This emergency funding amounts to €61.05 billion, a follow-up to Thursday’s injection of €94.8 billion. Liquidity problems have prompted these drastic moves, with fears that that markets were on the verge of drying up, and restricting short term funds for banks. Thursday’s injection figure surpassed all others in the history of the ECB, even greater than the €69 billion sum made available to banks the day after the September 11th terrorist attacks in 2001.

The US Federal Reserve has also granted $24 billion to US markets, in the hopes of offering a more secure environment to banking institutions.

However European stock markets continued to drop, with much of the deterioration in the banking sector. Commerzbank has fallen by 4.7% and …

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100% Mortgages

Ever since its introduction to the Irish market back in July 2005, the 100% mortgage has had to endure much criticism and has been under constant scrutiny. Prior to July 2005, lending institutions required that mortgage applicants have at least 8% of the purchase price of the property, as 92% was the maximum amount they were willing to lend. This was done so that in the eventuality of depreciation, the loan would not be likely to exceed the equity held by the borrower.

This resulted in many people using unsecured lending (credit cards, personal loans etc.) in order to raise the deposit amount on properties. As a result of this, lending institutions felt obliged to review their stances and subsequently brought the 100% mortgage to the market. Many commentators were sure that this mortgage package would single-handedly destabilise the property market. Its real impact was not as great as was expected however, as the terms and conditions laid out by lenders are usually quite strict and the mortgage is only available to FTBs.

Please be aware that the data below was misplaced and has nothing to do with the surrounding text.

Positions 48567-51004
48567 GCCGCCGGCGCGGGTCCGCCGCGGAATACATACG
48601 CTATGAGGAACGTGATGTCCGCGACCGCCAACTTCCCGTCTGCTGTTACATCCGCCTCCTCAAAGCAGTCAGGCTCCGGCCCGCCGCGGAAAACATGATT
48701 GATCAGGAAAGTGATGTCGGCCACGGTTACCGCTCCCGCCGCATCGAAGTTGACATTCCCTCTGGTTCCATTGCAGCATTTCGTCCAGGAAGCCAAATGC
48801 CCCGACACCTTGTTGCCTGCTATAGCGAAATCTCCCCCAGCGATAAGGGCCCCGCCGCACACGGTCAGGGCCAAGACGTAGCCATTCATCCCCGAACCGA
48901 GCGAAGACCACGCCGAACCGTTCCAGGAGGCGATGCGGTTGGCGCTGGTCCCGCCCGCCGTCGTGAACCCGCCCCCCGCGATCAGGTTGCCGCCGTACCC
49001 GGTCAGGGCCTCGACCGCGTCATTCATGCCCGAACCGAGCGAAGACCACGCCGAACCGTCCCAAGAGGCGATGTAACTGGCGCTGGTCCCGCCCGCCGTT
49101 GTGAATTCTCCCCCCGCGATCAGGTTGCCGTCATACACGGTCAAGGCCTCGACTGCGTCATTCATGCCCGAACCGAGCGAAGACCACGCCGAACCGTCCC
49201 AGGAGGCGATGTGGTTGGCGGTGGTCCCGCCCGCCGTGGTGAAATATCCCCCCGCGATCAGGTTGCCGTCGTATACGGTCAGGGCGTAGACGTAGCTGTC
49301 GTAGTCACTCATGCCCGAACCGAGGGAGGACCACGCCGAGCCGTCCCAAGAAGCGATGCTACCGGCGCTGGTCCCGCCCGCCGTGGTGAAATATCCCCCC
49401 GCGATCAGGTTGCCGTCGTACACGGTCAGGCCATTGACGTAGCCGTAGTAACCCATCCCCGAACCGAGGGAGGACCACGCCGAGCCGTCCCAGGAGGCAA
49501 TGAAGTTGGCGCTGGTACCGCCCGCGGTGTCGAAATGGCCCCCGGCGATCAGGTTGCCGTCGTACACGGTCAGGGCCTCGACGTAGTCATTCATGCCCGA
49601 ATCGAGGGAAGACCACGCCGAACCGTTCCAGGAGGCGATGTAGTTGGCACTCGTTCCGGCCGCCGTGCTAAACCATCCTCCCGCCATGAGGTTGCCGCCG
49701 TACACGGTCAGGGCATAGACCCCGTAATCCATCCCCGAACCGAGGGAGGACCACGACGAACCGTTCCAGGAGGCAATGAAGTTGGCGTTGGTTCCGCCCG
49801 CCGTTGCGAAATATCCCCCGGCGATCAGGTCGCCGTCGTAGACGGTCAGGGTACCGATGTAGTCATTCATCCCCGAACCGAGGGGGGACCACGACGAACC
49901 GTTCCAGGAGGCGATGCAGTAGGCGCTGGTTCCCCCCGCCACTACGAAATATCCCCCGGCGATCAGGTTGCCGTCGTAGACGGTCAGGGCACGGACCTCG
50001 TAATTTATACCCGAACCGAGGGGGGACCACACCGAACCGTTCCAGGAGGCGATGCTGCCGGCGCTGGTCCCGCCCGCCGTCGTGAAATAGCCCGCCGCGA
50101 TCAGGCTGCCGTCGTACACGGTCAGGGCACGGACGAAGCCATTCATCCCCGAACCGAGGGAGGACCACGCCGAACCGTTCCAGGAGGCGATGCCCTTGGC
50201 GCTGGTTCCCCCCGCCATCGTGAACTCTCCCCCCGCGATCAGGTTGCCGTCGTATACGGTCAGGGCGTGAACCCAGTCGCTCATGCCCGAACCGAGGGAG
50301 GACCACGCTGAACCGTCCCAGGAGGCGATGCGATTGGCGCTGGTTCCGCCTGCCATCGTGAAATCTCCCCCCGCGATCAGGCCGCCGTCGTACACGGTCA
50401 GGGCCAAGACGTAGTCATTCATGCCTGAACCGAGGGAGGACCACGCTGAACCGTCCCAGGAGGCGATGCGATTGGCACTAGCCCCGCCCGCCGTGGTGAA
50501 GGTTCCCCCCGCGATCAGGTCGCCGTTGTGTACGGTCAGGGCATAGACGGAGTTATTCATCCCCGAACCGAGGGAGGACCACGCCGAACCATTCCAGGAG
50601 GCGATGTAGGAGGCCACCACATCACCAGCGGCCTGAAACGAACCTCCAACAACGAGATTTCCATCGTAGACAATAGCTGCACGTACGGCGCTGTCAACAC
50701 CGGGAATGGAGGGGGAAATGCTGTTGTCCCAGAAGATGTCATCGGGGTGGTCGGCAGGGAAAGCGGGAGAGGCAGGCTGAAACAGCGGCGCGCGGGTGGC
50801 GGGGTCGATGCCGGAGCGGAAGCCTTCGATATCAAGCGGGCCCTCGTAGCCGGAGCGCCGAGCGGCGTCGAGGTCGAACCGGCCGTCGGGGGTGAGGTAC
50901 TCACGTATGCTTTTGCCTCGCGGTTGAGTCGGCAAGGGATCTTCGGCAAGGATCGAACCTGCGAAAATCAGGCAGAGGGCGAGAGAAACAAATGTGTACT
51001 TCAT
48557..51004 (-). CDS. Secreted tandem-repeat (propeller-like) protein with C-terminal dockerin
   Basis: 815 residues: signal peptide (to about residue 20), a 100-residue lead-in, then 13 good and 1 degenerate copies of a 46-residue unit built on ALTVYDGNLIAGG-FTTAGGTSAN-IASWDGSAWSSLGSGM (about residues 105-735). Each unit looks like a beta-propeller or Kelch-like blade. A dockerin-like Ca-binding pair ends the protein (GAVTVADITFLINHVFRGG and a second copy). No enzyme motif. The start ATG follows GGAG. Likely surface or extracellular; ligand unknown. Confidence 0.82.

The 100% mortgage had been …

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Fall off in Residential mortgage borrowing, precursor to a property crash?

Latest figures from the Central Bank show that residential mortgage borrowing in the first half of the year has slowed by up to 25%, compared with the previous year. Residential mortgages increased by €8.6 billion in the 6 month period to June, which is over 25% lower than for the same period in 2006. This is indicative of the dampened confidence of potential buyers and displays their current reluctance to engage in capital investment. Many investors are wary about taking on loans such as mortgages, given the relative uncertainty of the current climate. In total, the monthly increase in mortgage borrowing (inclusive of securitisations) grew by over €1.6 billion.

There was a considerable increase in the level of outstanding private sector credit in the period Jan-June. This brought the annual rate of increase in private sector credit to just over 20%. There are numerous components affecting this. Residential mortgage lending (not inclusive of securitisations) was seen to increase by €307 million. Term loans increased on average by €2.7 billion. Loans taken out for periods up to and including one …

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House prices 2007, Current Housing Market Summary

It has been well documented that house prices deflated somewhat in the first half of 2007. The thriving rental market is being driven primarily by the large influx of Eastern European workers to Ireland, since EU expansion. However, these demographic factors may not have the same positive effects on the housing market. The large majority of these workers are on the lower end of the wage scale. As a result of this, they may not be in a position to afford to purchase housing here, with the average asking price for a property in Ireland reportedly at just over €370,000. It is thought that a basic estimate of the average amount that consumers can afford to spend on property today is in the region of €380,000 – €400,000, which stands above the current average asking price of a house. Most of these workers are working in the greater Dublin area where the average price of a 3 bed unit stands at approximately €501,500. These workers are consequently being kept within the constraints of the rental market, having been priced out …